5 minutes with Katlego Sotsaka


Perdeby sat down with TuksRowing Champion, Katlego Sotsaka, to discuss his history with the sport, as well as his thoughts on its future in SA, particularly on its potential popularity among black people.


How did you first get started in rowing? When I first started rowing, I initially joined because there wa s a girl I had a crush [on] who was doing it, so I decided I would pick it up as well. As time went on, I realised I really enjoyed rowing. I started rowing when I was in high school. I initially attended Willowridge High School, but then finished high school at St Albans. I was a rower for both of those schools. I then joined TuksRowing after high school. While training for the SA Junior Championships, James Thompson, who was part of the gold-medal winning 2012 Olympic rowing team, suggested that if I would like to pursue a rowing career I should come to Tuks.


Maroela win Tuks Koshuis Rugby League


On 29 August Maroela and Mopanie went-head-to-head in the final of the Tuks Koshuis Rugby League at the LC de Villiers stadium. Spectators were kept on the edge of their seats as the two teams battled it out in what seemed to be the most intense game of the season.


Tshwane 10s returns for second year



On 25 and 26 August Harlequins Sports Club hosted the second Tshwane 10s tournament. The event, which can be characterised as a “social Olympics”, saw the average sport fan on the couch not only watch, but also play against their favourite sporting heroes in a variety of sporting disciplines. This included touch rugby, lawn bowls, soccer, dodgeball and netball.

The rugby tournament was the main event where a total of 108 games were played over the weekend. In order to ensure that both the professional and social players could participate safely and comfortably, the rugby was divided into various leagues that consisted of premier, veterans and invitational leagues. In the Premier 10s League, the Middleburg Old Boys came out on top after beating the Naka Bulle 37-12 in the final. In the Get Spaced Vets category, the star studded team Stor-age Legends, consisting of players such as EFC champion Garreth “Soldierboy” McLelland and former Springbok and Blue Bulls player Bakkies Botha, crushed the Gauteng Barbarians with a shocking 42-0 in the final.


UP and SA athletes shine at World Student Games


The 29th World Student Games came to a conclusion on 30 August in Taipei City, Taiwan, with a number of South African athletes putting on some noteworthy performances. Team SA had male and female athletes and teams competing in nine different sporting disciplines including athletics, swimming, football, table tennis, waterpolo and badminton.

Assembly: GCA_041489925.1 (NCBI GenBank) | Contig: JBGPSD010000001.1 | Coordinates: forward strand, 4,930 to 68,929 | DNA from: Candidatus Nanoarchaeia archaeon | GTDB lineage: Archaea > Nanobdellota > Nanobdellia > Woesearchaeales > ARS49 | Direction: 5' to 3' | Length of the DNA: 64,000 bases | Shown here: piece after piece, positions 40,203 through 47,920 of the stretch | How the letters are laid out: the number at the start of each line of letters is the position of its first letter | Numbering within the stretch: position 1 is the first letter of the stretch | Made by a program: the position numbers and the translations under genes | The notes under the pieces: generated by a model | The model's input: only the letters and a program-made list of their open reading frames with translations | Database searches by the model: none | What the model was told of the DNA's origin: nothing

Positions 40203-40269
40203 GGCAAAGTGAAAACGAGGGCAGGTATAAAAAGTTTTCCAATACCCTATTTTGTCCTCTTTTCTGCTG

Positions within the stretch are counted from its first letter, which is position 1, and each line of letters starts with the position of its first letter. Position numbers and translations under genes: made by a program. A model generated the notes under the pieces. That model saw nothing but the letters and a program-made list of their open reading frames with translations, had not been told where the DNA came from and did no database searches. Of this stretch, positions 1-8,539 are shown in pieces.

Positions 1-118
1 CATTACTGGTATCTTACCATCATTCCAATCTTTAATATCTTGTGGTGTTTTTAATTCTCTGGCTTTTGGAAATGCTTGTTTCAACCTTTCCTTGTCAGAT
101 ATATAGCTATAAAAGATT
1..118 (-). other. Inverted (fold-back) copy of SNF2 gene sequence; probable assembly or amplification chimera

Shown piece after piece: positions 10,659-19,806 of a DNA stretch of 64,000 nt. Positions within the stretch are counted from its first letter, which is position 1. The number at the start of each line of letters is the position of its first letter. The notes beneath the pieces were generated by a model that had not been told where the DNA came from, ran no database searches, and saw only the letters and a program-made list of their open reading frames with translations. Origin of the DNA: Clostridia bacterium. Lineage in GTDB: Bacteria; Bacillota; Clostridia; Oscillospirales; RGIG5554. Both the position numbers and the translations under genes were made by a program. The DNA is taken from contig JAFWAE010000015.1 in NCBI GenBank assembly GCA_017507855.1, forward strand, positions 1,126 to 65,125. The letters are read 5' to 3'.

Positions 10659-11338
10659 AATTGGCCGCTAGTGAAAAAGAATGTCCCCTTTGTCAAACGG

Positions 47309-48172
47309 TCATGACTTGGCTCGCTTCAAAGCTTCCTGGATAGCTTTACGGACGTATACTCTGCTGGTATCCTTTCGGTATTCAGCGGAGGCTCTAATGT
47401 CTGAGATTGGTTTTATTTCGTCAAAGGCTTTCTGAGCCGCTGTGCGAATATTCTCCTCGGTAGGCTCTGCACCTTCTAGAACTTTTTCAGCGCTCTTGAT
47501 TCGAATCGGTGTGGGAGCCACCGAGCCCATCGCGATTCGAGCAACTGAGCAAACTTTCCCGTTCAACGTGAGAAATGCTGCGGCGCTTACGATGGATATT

The UP athletes set the standards for their fellow participants early on in the competition, as swimmer Tatjana Schoenmaker grabbed team SA’s first medal of the championship on 24 August, when she placed second in the women’s 200m Butterfly event, with a personal best time of 2:24:15, while Japan’s Kanako Watanbe claimed the gold, and Russia’s Mariia Temnikov made it onto the podium with a third place finish.


The gender pay gap in sport


In 2015, then women’s tennis number one, Serena Williams earned half as much as the men’s number one, Novak Djokovic, even though both had won three Grand Slams. In 2016 the highest paid female footballer was Alex Morgan, who earned about $2.8 million while the highest paid male footballer, Cristiano Ronaldo, earned more than $88 million.

The US men’s soccer team is ranked 26th in the world while the women’s US soccer team is ranked world number one. The women’s team also generated $20m more revenue last year than the men’s team, but were still paid significantly less than the men. This discrepancy is not an outlier in football as the sport has the largest pay gap. Winner of the Women’s Super League received no winnings but when Chelsea won the Premier League title last season they received £38m. In the Champions League men’s winners, Real Madrid were awarded £13.5m and women’s winner’s, Lyon were awarded just £219,920. In the World Cup the winning men’s team receives £35m compared to the £2m the winning women’s team receive. Golf and cricket also have a large gap between men’s and women’s winnings with male winners of The Open receiving £1.17 million compared to women’s £487,500, and cricket World Cup men’s winners receiving £3.1 million compared to women’s £470,500.


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